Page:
If I was to make as many generalizations as you do, I would say that someone making as many inaccurate, ignorant statements about golf could not be a 6 handicap golfer and may not even be more than an occasional golfer, but is more likely a bored individual who likes to troll internet forums.  However, assuming you are who you claim to be, you are nonetheless obviously very much lacking in knowledge about how most people play golf.  By your standards, 80+% of golfers must be idiots or morons.  I can assure you that golfers who keep the ball on or near the fairway nearly every shot are in a fairly small minority.  You have a very naive, black-or-white view of golf - there are those who think as you do and the rest are imbeciles in your very narrow world. The juvenile name-calling and extreme opinions make it seem as if you are compensating for some sort of inadequacies in your life.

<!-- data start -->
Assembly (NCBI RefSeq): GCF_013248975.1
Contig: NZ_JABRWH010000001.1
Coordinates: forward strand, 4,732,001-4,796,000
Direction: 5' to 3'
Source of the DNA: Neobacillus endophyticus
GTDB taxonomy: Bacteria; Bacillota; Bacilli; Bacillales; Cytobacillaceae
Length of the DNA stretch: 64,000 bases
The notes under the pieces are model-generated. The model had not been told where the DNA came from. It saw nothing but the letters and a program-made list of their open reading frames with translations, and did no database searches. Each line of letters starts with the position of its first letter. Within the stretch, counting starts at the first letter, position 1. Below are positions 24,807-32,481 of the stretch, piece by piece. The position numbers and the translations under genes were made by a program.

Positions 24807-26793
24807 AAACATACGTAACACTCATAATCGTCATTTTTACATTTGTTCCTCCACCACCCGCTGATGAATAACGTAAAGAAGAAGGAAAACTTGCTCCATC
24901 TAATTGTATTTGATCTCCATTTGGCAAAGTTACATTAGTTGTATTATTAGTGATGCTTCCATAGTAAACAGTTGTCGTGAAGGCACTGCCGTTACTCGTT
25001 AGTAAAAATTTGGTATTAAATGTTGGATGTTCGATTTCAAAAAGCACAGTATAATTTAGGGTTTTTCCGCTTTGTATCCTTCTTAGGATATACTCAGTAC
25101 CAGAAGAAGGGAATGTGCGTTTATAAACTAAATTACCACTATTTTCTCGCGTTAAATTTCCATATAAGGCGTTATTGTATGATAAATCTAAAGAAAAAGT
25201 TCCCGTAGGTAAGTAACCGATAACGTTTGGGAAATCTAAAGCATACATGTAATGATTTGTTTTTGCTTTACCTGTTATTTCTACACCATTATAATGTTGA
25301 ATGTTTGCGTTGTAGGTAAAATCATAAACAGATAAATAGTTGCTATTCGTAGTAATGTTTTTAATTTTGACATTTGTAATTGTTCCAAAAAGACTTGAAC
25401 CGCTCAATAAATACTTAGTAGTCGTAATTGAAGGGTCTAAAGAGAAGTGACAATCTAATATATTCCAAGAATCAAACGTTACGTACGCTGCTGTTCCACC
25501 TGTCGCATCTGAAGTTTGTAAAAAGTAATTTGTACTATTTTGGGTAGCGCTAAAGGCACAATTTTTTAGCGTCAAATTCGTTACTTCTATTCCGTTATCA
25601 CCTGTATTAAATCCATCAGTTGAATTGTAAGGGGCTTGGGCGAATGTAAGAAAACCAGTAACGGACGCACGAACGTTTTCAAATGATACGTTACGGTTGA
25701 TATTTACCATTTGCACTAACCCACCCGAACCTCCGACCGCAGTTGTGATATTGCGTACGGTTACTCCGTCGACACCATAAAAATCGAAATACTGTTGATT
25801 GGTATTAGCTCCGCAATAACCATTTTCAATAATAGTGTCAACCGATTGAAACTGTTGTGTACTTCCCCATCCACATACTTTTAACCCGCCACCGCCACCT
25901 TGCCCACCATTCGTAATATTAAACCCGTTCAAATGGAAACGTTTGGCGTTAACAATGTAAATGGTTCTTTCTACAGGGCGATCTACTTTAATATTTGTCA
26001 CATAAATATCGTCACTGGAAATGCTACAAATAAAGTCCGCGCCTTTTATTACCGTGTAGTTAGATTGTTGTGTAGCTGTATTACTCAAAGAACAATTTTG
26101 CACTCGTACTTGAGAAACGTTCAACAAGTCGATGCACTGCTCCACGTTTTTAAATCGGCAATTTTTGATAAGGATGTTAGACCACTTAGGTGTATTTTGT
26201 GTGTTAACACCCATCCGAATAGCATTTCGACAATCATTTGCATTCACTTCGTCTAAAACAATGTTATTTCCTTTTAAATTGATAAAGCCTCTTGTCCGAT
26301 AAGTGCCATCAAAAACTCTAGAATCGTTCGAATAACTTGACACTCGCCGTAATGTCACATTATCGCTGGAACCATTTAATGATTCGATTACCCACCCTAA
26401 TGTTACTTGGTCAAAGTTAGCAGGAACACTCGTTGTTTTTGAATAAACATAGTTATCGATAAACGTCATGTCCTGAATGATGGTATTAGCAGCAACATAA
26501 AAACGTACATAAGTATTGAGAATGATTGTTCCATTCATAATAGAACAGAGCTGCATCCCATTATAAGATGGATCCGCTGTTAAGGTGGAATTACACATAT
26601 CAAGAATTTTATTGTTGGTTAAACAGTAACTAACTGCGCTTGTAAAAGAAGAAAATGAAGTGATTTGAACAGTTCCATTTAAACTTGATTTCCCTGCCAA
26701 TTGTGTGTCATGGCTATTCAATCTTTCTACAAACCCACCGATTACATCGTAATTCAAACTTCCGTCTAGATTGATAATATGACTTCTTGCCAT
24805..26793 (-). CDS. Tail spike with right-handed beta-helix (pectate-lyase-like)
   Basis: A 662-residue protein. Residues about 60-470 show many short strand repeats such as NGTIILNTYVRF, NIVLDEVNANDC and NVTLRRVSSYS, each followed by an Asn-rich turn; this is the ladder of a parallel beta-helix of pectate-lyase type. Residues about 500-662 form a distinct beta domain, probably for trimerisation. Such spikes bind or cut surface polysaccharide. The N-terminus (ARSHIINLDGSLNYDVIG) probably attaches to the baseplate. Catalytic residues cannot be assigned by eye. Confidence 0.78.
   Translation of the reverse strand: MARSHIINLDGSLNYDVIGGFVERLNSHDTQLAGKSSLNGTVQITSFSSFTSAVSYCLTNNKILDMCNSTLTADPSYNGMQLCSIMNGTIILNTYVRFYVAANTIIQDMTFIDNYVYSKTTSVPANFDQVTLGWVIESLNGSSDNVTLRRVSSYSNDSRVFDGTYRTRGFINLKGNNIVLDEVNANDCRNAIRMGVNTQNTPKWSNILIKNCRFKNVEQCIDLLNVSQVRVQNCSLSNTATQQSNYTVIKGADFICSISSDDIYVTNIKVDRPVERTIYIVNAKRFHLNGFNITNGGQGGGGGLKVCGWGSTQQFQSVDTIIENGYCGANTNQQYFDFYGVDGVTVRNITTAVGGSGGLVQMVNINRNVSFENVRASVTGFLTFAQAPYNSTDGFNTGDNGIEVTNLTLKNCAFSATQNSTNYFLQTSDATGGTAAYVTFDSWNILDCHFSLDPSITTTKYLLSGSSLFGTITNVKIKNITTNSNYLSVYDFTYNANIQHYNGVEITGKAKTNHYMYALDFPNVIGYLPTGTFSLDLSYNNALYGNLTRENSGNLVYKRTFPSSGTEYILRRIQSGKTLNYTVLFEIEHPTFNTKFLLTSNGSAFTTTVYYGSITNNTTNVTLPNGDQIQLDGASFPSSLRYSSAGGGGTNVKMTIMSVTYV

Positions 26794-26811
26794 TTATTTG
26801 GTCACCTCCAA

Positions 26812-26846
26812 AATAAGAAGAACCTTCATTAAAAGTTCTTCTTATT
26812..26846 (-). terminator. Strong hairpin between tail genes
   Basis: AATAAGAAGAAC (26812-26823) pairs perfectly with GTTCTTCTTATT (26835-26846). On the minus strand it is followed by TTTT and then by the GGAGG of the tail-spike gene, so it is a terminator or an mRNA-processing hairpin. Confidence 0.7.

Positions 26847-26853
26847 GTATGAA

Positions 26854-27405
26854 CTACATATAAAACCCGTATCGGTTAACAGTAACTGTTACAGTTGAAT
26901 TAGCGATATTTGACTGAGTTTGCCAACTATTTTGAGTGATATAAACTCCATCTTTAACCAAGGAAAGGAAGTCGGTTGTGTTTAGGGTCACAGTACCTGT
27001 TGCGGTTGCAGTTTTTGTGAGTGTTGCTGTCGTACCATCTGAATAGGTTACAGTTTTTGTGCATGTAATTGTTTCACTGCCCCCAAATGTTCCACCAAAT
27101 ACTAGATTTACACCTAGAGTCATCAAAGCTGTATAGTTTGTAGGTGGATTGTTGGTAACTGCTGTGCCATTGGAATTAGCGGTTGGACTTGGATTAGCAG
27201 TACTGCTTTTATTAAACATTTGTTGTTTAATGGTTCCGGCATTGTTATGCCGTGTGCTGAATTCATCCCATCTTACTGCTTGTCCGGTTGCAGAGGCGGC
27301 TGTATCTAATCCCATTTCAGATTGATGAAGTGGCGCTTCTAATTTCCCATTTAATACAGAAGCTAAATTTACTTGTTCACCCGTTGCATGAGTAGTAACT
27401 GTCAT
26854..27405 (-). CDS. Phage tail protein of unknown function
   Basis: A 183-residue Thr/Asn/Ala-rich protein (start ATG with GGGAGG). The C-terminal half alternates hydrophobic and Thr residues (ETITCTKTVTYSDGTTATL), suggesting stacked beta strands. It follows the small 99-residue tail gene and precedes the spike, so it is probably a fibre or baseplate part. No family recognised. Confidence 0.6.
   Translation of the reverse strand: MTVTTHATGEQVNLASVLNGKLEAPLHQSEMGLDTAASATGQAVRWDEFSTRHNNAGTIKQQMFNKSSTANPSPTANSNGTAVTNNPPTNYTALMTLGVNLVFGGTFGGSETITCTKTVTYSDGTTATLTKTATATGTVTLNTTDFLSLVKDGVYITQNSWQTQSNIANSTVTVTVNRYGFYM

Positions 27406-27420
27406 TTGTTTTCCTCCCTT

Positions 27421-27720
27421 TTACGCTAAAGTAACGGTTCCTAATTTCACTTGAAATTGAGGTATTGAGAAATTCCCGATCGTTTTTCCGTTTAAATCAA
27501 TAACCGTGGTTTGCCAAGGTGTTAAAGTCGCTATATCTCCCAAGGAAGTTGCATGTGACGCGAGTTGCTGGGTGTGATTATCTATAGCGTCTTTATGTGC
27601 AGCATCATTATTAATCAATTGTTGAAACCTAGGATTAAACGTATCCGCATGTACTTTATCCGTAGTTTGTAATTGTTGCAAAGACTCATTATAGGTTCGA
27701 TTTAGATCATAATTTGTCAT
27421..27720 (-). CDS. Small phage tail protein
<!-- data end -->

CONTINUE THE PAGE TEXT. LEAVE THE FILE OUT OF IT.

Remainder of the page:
The reason I've only broken 90 once isn't because I lack skills to hit various shots, it is because I am inconsistent, largely from lack of practice.  I've had a busy schedule this summer and have only had clubs in my hands once in the past month, at a range.  It's not unheard of for me to have pars or bogeys on half the holes in a round.  But I seldom go a round without a few blow-up holes that sky-rocket my scores.  I think a lot of golfers who are scoring in the 90-105 range are similar - I don't think I stand out as some sort of anomaly on the golf course.